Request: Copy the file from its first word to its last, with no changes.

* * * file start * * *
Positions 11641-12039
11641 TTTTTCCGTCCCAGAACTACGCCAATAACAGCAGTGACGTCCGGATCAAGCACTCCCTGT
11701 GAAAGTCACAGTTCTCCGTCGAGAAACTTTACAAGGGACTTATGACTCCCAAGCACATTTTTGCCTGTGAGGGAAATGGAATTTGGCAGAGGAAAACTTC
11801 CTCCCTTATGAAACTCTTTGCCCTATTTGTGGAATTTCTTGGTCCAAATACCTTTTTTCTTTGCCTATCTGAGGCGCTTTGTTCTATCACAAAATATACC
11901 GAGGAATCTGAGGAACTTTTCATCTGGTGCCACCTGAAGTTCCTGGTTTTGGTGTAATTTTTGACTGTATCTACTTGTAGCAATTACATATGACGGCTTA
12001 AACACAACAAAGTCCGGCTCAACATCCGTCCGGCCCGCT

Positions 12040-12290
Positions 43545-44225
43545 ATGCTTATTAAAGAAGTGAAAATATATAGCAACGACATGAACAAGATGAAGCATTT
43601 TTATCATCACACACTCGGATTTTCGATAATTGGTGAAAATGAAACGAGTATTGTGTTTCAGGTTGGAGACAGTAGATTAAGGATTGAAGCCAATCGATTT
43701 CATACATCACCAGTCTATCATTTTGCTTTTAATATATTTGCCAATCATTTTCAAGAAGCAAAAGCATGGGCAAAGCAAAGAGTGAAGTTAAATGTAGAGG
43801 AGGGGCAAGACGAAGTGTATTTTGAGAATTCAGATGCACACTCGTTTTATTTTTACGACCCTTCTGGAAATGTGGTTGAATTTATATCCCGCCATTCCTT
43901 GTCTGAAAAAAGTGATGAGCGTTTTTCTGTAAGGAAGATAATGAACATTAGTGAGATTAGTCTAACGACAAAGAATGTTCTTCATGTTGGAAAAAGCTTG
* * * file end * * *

Positions 11641-12039
11641 TTTTTCCGTCCCAGAACTACGCCAATAACAGCAGTGACGTCCGGATCAAGCACTCCCTGT
11701 GAAAGTCACAGTTCTCCGTCGAGAAACTTTACAAGGGACTTATGACTCCCAAGCACATTTTTGCCTGTGAGGGAAATGGAATTTGGCAGAGGAAAACTTC
11801 CTCCCTTATGAAACTCTTTGCCCTATTTGTGGAATTTCTTGGTCCAAATACCTTTTTTCTTTGCCTATCTGAGGCGCTTTGTTCTATCACAAAATATACC
11901 GAGGAATCTGAGGAACTTTTCATCTGGTGCCACCTGAAGTTCCTGGTTTTGGTGTAATTTTTGACTGTATCTACTTGTAGCAATTACATATGACGGCTTA
12001 AACACAACAAAGTCCGGCTCAACATCCGTCCGGCCCGCT

Positions 12040-12290
Positions 43545-44225
43545 ATGCTTATTAAAGAAGTGAAAATATATAGCAACGACATGAACAAGATGAAGCATTT
43601 TTATCATCACACACTCGGATTTTCGATAATTGGTGAAAATGAAACGAGTATTGTGTTTCAGGTTGGAGACAGTAGATTAAGGATTGAAGCCAATCGATTT
43701 CATACATCACCAGTCTATCATTTTGCTTTTAATATATTTGCCAATCATTTTCAAGAAGCAAAAGCATGGGCAAAGCAAAGAGTGAAGTTAAATGTAGAGG
43801 AGGGGCAAGACGAAGTGTATTTTGAGAATTCAGATGCACACTCGTTTTATTTTTACGACCCTTCTGGAAATGTGGTTGAATTTATATCCCGCCATTCCTT
43901 GTCTGAAAAAAGTGATGAGCGTTTTTCTGTAAGGAAGATAATGAACATTAGTGAGATTAGTCTAACGACAAAGAATGTTCTTCATGTTGGAAAAAGCTTG